Mainstream political parties and politicians remained strong going into the vote, while opposition figures and civil society activists hoping to unseat them are fractured and numerous, creating a confusing electoral landscape for voters.
Money flowed, with political parties offering cash bribes, sandwiches, transportation, and other favors to voters.
Yamout said he was offered three million Lebanese pounds (about $110) by one of the political parties in return for his vote, an offer that he says he categorically rejected, saying: “I voted for them in the past and it was a big mistake.”
Since the meltdown began, tens of thousands of people like Yamout have lost their jobs, the Lebanese pound has shed more than 90 percent of its value, and many people have left to seek opportunities abroad. Three quarters of the country’s 6 million people, including 1 million Syrian refugees, now live in poverty.
The World Bank has described Lebanon’s collapse as one of the world’s worst in the past 150 years. A UN official who was on a visit to Lebanon last week described it as a ‘’failing state’’ and blamed politicians.
Some 718 candidates on 103 lists are running for seats in the 128-member parliament, which is equally divided between Muslims and Christians according to Lebanon’s power-sharing system. The vote is held once every four years. In 2018, voters gave the powerful Hezbollah and its allies the majority with 71 seats.
Lebanon has more than 3.5 million eligible voters, many of whom will cast their ballots in its 15 electoral districts.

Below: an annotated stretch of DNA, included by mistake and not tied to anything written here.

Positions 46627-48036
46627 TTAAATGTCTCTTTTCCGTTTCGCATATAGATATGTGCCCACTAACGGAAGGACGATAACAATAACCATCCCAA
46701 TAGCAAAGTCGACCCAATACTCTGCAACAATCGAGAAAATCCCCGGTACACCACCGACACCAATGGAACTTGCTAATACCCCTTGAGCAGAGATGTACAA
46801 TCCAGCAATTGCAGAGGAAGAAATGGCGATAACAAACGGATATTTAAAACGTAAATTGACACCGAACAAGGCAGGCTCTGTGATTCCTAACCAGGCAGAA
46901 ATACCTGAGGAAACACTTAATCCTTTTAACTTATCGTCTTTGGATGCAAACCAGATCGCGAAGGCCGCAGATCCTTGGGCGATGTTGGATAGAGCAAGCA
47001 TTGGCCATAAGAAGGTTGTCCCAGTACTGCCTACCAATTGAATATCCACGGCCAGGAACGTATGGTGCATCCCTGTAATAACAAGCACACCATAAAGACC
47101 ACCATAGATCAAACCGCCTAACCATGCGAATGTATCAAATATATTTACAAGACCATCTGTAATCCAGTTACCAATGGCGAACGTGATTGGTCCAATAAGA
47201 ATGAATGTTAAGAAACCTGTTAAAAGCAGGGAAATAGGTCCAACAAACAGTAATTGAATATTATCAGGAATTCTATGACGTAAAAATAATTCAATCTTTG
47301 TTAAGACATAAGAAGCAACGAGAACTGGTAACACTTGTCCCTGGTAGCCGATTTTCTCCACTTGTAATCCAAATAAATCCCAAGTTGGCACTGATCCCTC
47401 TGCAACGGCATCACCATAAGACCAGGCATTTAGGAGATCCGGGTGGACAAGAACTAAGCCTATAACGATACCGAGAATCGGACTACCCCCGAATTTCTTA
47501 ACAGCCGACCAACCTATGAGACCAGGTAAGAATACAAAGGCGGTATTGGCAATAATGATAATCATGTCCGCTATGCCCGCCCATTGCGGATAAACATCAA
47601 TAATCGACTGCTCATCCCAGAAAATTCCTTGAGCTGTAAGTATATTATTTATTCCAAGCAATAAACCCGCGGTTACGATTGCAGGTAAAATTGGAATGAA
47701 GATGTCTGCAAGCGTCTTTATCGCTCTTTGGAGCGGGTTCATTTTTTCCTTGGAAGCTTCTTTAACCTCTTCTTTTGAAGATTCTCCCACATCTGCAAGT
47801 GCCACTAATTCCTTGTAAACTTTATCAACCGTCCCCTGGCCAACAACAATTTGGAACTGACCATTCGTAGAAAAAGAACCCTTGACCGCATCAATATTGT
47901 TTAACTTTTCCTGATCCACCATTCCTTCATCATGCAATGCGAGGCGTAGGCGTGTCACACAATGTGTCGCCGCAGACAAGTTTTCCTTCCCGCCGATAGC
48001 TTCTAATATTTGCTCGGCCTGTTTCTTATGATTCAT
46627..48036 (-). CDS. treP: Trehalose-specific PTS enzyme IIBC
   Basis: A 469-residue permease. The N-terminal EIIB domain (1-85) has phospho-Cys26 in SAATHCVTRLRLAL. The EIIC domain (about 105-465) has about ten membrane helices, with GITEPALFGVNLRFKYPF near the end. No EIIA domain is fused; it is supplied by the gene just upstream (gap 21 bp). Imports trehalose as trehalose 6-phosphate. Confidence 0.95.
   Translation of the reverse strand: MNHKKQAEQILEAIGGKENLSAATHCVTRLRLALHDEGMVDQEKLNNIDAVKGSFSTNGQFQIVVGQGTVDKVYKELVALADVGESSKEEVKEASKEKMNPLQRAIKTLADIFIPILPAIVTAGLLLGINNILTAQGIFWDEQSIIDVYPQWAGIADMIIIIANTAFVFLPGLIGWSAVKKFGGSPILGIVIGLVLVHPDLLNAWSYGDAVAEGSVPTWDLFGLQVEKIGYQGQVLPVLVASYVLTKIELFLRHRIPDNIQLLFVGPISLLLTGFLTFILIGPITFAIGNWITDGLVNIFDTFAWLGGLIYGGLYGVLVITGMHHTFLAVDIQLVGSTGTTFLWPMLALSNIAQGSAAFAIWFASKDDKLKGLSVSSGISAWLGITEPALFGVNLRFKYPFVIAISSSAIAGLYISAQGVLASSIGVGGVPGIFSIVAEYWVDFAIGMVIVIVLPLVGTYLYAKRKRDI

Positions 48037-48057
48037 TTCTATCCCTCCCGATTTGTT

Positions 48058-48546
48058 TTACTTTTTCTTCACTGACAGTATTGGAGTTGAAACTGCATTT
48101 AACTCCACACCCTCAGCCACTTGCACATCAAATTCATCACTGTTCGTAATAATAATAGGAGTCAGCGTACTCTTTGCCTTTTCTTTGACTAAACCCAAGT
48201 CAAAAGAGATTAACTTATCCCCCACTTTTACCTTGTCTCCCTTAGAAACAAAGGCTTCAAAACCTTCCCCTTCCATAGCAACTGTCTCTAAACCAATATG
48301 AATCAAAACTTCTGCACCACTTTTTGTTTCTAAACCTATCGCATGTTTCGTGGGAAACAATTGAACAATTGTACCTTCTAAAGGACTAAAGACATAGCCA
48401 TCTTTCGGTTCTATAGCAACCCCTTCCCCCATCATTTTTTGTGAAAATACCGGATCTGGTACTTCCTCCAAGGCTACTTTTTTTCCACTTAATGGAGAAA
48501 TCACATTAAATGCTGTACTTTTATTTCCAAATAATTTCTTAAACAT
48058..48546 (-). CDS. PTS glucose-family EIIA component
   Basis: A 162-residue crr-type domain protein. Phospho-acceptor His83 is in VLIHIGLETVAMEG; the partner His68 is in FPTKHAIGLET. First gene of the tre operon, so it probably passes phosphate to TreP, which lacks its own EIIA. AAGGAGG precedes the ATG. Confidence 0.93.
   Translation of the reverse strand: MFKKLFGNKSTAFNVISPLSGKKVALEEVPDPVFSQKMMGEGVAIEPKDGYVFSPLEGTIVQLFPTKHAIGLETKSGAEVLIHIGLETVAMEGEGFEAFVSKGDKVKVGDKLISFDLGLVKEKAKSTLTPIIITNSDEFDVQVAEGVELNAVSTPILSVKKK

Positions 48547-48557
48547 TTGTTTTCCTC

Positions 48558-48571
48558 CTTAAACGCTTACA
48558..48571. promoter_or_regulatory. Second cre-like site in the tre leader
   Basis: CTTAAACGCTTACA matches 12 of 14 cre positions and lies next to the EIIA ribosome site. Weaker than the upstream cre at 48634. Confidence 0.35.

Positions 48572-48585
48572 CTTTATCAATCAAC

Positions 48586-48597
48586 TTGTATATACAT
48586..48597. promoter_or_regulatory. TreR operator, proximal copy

Reflecting the tensions, fistfights broke out between Hezbollah supporters and those of the Saudi-backed Christian Lebanese Forces party, which has been among the most vocal critic of the Iran-armed group. The Lebanese Association for Democratic Elections, LADE, said its delegates were forced to withdraw from two polling stations following threats by Hezbollah supporters and their allies of the Shiite Amal group.
The vote this year comes as the main Sunni political leader, former prime minister Saad Hariri, suspended his work in politics and called for a Sunni boycott. Hezbollah and its allies were looking to exploit that vacuum.
In a sign of how ideology and political allegiances often take precedent in Lebanon, Qassim Shtouni, 71, drove all the way from his village in southern Lebanon to Beirut to vote. He said he chose an alliance consisting of several mainstream groups including Hezbollah, President Michel Aoun’s Free Patriotic Movement, and the Amal group of Parliament Speaker Nabih Berri.
Sitting on a plastic chair outside a polling station, Shtouni said the main reason he voted for a Hezbollah-led alliance is “because my vote will be against normalization with Israel.” He noted recent agreements between Israel and Gulf Arab countries.
“The elections in Lebanon today are not local elections. They are international elections,” he said, referring to the political battle between Iran-backed groups and pro-West factions.
After the election results are out, the government of Prime Minister Najib Mikati will become a caretaker Cabinet until the president calls for consultations with the new parliament members, who will choose the next premier.
The new parliament will also elect a new head of state after President Michel Aoun’s six-year term expires at the end of October.